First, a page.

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H


Horse Logging


By Eleanor Paddock of Hitch-In Farm H


orse logging may seem like a historical concept, but a small determined group of people are bringing horse drawn work back to British woodlands. Winter is the season for horse logging, as this avoids disturbing nesting birds. Over the next few months our horses will be busy managing woodland for ourselves and on forestry contracts.


But why use horses? They are the ultimate low impact extraction method, as they lighter than machinery, and can bring logs out by different extraction routes to minimise damage. They don't require access tracks to be cut in, that would be needed by bigger machines. They are also very ‘green’ with no fossil fuel requirements just grass, which


turns into compost for the next generation of trees.


Horses excel in the early stages of forestry, for example when removing the first thinnings 10-15 years after planting. They can go into narrow spaces with a chainsaw operator and take out any poor quality trees, leaving more light and space for trees which are intended for milling (the highest value crop a woodland can produce). As they are maneuverable these can be extracted without damaging the trees you want to keep. They can even reverse logs out of tricky spots! When doing this process with machines it is common practice to remove the trees by the rows, leaving some poor quality trees and taking some good ones.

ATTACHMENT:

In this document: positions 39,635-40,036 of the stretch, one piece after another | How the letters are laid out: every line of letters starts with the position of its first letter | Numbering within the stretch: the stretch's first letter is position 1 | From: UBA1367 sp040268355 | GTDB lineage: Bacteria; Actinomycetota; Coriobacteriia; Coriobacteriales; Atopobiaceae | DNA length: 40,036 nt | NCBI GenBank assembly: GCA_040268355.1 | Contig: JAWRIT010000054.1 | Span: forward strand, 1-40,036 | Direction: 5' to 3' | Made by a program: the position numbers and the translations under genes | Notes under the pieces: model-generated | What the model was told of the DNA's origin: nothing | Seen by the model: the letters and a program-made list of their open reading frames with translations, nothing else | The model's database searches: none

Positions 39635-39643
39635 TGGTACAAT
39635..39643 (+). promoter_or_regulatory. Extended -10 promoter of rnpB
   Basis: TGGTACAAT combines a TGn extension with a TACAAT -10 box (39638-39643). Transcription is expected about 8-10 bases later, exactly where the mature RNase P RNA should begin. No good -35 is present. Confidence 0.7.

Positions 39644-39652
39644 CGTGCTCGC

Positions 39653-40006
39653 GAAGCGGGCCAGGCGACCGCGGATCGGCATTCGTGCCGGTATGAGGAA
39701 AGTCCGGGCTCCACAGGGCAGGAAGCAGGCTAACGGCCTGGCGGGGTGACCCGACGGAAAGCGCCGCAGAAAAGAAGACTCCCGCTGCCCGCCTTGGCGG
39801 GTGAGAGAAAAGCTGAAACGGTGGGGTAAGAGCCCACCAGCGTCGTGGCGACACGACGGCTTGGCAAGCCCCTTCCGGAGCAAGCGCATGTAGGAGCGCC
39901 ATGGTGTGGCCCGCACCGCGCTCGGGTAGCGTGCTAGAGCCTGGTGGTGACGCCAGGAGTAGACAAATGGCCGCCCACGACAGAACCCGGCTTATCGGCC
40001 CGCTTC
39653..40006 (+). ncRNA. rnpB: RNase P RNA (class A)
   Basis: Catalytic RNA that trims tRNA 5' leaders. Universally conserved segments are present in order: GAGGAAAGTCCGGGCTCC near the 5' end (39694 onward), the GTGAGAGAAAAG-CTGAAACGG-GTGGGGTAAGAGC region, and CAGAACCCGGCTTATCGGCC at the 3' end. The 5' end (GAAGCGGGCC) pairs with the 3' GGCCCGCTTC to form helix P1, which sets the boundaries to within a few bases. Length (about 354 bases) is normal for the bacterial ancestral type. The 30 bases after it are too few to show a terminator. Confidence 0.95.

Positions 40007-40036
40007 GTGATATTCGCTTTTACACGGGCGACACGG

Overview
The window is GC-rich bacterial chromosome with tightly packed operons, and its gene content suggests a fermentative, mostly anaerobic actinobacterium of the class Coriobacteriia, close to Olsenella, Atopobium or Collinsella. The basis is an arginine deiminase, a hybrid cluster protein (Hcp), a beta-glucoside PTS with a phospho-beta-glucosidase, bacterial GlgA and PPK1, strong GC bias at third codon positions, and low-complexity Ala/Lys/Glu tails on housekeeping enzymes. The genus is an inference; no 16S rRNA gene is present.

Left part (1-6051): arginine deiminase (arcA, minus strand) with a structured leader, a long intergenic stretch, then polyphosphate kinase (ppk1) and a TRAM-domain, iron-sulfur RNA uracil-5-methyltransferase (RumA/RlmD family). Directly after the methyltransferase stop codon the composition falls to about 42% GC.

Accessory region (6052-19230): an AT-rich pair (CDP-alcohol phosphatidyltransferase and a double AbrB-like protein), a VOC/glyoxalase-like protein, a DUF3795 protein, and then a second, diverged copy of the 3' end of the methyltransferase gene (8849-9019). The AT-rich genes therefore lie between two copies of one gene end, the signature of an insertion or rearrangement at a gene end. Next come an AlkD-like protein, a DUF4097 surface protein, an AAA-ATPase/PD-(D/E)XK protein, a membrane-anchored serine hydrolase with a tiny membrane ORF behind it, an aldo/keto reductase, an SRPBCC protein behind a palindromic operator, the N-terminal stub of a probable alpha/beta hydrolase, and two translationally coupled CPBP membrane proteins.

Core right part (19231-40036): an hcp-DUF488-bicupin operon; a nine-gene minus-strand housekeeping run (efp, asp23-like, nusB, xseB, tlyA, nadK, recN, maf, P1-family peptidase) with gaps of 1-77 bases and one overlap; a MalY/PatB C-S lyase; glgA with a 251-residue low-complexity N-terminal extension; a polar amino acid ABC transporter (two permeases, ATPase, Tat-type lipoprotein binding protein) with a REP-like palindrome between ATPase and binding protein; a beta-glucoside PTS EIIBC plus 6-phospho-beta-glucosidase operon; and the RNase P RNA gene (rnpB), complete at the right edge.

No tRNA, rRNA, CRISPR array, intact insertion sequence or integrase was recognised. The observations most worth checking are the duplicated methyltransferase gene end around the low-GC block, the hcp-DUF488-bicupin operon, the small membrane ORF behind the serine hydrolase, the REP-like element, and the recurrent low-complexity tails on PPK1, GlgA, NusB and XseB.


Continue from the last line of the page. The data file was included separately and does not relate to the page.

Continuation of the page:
We also do many contracts on steep and inaccessible sites, and those which are ecologically or archaeologically sensitive areas, as we can pick our way out without causing damage. Later growth can also be extracted easily using horses, they can pull their own body weight on flat ground, and double their body weight when travelling down hill. There are also many logging arches and sledges available which increase the amount of weight they can pull, but we prefer to stick with a simple swingle tree and chain. Which requires minimum time to hitch up to, and you can keep a spare in the car for when you inevitably break something!! Smaller horses are our preferred choice for logging, as they tend to be more agile than the heavies, and poor Humphrey our shire always has his head up in the branches. With a pair of 14hh cobs, and with a short extraction route we can pull around 30 tonnes of timber a day.


The average logging day usually starts early, and ends late. The logging team will send working for a 9-5 day, with a lunch break and 2-3 tea/hay/ barley breaks. These help to keep everyone's energy levels high, and are good for morale especially on a cold day. Historically logging workers and their horses in Canada would have eaten up to 11 meals in a day! We usually work the horses in pairs, with a single horse only used when the sight is too narrow to take a pair through. We find working them


16 NOVEMBER/DECEMBER 2019 call 01295 404077 to advertise or email thevintagescene@centralhorsenews.co.uk


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